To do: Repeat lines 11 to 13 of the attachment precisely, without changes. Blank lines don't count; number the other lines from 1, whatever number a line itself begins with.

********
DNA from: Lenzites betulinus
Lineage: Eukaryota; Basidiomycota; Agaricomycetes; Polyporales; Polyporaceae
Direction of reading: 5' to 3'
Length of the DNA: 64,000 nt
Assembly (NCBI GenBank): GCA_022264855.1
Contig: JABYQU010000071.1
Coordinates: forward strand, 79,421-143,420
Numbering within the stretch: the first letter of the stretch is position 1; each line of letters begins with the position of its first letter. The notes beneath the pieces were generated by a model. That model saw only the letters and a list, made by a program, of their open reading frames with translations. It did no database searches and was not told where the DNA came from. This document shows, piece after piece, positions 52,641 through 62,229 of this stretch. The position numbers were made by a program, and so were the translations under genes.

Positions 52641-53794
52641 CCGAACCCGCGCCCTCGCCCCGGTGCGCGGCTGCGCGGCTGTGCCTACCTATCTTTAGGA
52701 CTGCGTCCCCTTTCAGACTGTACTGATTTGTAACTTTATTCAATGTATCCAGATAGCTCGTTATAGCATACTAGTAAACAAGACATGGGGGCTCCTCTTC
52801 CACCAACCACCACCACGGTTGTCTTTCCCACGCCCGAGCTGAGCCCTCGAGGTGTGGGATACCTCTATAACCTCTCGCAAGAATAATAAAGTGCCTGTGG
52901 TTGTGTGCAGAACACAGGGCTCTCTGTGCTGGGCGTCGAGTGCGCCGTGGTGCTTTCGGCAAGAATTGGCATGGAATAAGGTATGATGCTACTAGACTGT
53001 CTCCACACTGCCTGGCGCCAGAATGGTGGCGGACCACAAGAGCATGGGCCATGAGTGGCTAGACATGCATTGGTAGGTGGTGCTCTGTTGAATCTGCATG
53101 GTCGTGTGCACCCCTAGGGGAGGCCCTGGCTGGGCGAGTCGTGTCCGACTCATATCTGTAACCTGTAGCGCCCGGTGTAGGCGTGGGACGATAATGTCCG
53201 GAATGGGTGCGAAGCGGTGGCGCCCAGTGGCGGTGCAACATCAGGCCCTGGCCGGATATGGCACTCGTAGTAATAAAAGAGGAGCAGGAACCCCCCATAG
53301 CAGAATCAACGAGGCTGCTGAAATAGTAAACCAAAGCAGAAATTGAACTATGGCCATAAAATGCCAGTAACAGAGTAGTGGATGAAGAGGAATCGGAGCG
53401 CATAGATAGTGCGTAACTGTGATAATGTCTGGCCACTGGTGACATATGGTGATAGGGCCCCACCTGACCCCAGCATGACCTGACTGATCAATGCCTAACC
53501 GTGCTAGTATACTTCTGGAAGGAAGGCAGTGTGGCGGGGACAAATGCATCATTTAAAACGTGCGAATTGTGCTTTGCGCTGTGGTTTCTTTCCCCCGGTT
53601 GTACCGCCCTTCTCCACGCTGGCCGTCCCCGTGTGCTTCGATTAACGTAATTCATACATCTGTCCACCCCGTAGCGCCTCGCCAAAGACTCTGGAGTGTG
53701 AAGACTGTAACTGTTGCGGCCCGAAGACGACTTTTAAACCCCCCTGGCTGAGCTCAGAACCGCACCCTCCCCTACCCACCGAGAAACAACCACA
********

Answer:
52701 CTGCGTCCCCTTTCAGACTGTACTGATTTGTAACTTTATTCAATGTATCCAGATAGCTCGTTATAGCATACTAGTAAACAAGACATGGGGGCTCCTCTTC
52801 CACCAACCACCACCACGGTTGTCTTTCCCACGCCCGAGCTGAGCCCTCGAGGTGTGGGATACCTCTATAACCTCTCGCAAGAATAATAAAGTGCCTGTGG
52901 TTGTGTGCAGAACACAGGGCTCTCTGTGCTGGGCGTCGAGTGCGCCGTGGTGCTTTCGGCAAGAATTGGCATGGAATAAGGTATGATGCTACTAGACTGT